“You sort of see two people who start to have insight about themselves and then also choose to ignore a lot of red flags and just dive into a relationship,” Jacobs said. “The thing is, issues inevitably resurface. You can’t just wish them away in the honeymoon period of a relationship. As much as she would like to just move past everything, things come back.”


A little flexibility is OK, but a big hurdle, especially for codependents, is learning that their needs matter too. It’s OK to say no sometimes or to ask for something you want. Bertie needs to learn this too.

“Even though Mickey is probably still taking advantage of her, Randy is taking more advantage of her,” O’Doherty said. “Mickey in a way becomes someone she can vent her frustrations to, but she also feels like Mickey might be judging her having this relationship with Randy. There are all these new tensions in the second season too.”


Staying young and carefree seems fun until you realize you’re 10 years older (or more) than everyone at the party. Mickey realizes this when she’s paired with a new young intern at her job. This puts things in perspective.

“I do feel like as much as Mickey prides herself on being super cool and with it and down, you start to see her next to somebody who’s actually in their early 20s,” Jacobs said. “She should be a little bit further along in her life than she is right now. Maybe being cool is not the most important thing in the world, but I think to Mickey it is.”


According to Dr. Drew, Gus’s codependence means he’s focused on fixing Mickey to hide from the issues of his own he needs to fix. Not only will it be healthier for Mickey, but Gus will be healthier if he doesn’t try to meddle in her recovery.

“I guess it’s the oldest of the cliches,” Rust said. “If you love somebody set them free, and if it’s true, they’ll come back to you. I think Gus is too scared to believe in that, so it’s like no, don’t set them free.”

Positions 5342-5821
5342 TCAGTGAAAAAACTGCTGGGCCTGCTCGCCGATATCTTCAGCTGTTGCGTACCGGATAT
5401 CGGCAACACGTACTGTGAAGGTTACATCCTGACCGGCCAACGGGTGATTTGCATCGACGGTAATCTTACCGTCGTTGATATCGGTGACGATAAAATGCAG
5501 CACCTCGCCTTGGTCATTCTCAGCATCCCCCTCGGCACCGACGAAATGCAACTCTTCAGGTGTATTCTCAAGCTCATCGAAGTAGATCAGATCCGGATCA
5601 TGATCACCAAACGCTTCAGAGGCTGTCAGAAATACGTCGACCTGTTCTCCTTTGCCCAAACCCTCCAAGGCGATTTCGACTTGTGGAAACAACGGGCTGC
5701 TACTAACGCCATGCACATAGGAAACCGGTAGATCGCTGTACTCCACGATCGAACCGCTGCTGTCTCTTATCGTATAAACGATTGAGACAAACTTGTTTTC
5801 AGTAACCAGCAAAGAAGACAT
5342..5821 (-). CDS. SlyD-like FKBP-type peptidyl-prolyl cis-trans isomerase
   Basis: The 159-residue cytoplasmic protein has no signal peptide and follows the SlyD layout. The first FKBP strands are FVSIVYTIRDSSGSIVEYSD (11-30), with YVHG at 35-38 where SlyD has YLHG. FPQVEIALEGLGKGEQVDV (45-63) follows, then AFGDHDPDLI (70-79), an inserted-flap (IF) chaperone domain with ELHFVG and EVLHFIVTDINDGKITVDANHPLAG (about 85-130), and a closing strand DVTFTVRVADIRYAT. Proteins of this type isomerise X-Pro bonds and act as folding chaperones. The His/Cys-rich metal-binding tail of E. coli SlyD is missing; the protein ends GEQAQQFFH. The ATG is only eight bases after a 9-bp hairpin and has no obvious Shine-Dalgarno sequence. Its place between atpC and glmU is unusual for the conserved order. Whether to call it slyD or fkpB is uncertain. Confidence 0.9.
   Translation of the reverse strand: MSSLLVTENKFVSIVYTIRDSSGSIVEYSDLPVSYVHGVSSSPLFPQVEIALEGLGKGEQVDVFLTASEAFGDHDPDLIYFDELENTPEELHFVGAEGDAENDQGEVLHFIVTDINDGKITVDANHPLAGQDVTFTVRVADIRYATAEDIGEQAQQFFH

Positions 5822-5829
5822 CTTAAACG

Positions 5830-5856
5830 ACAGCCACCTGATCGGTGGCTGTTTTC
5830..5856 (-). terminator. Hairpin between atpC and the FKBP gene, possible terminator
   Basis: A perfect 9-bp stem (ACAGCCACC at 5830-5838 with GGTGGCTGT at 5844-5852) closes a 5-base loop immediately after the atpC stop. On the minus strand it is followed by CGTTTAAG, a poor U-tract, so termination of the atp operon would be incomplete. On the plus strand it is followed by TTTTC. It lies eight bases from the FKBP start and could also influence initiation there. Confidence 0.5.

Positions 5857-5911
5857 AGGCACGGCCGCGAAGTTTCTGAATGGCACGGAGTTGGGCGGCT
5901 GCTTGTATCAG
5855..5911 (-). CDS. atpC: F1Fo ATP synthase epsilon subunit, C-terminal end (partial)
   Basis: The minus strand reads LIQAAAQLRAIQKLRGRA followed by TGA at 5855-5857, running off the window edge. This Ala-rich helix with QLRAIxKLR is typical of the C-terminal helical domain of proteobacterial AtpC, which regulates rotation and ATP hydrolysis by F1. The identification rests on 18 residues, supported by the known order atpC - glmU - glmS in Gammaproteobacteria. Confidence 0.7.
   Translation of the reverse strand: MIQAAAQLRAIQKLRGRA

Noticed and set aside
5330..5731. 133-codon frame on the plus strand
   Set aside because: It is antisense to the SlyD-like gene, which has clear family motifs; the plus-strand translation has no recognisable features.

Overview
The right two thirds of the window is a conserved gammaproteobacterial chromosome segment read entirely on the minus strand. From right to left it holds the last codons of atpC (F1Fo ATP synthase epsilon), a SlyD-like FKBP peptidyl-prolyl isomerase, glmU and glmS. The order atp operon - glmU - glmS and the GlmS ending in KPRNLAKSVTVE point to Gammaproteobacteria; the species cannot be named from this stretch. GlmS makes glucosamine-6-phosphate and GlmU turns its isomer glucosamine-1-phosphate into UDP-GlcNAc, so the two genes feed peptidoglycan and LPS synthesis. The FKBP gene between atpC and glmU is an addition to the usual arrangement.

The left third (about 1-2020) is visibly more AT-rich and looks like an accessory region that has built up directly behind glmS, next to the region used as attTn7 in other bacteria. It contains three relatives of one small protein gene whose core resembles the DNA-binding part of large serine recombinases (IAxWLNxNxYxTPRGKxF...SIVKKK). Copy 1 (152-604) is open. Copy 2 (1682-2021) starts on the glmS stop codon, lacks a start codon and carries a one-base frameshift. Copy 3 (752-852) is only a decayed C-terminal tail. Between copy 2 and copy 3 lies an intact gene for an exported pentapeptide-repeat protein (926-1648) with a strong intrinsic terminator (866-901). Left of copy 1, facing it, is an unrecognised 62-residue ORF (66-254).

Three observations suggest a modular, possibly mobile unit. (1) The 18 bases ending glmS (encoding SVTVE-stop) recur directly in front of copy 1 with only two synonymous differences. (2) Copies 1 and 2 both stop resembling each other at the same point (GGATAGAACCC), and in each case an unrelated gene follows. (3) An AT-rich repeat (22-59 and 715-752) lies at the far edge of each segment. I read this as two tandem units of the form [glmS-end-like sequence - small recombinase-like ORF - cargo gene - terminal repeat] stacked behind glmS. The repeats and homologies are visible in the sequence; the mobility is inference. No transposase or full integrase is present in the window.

Mickey likes to show up unannounced at Gus’s parties, or at his work in one disastrous episode of season 1. Even though it’s clear Gus just wants a heads-up text so he knows she’s coming, Mickey has to do it the hard way.

“I think she enjoys the drama,” Jacobs said. “I think she’s also a little bit oblivious to other people’s needs sometimes. I think she sort of gets caught up in whatever’s going on with her and that’s the most driving, important, all-consuming thing. She definitely could give people a heads up, but that might be less fun.”

Bertie deals with a similar issue with Randy.

“He starts sleeping at her house every single night, spends all day at her house while she’s at work and doesn’t tell Mickey that he’s in the house the whole time she’s there,” O’Doherty said. “It’s pretty weird, pretty inappropriate behavior.”

Some people are just set in their ways, but Jacobs has hope that a person could change for the sake of compatibility.

“I definitely feel like if it’s important to them, they can learn new behaviors,” Jacobs said. “They either have to be incentivized or their relationship needs to be important enough to them that they’re willing to make the change.”

Love season 2 premieres March 10 on Netflix.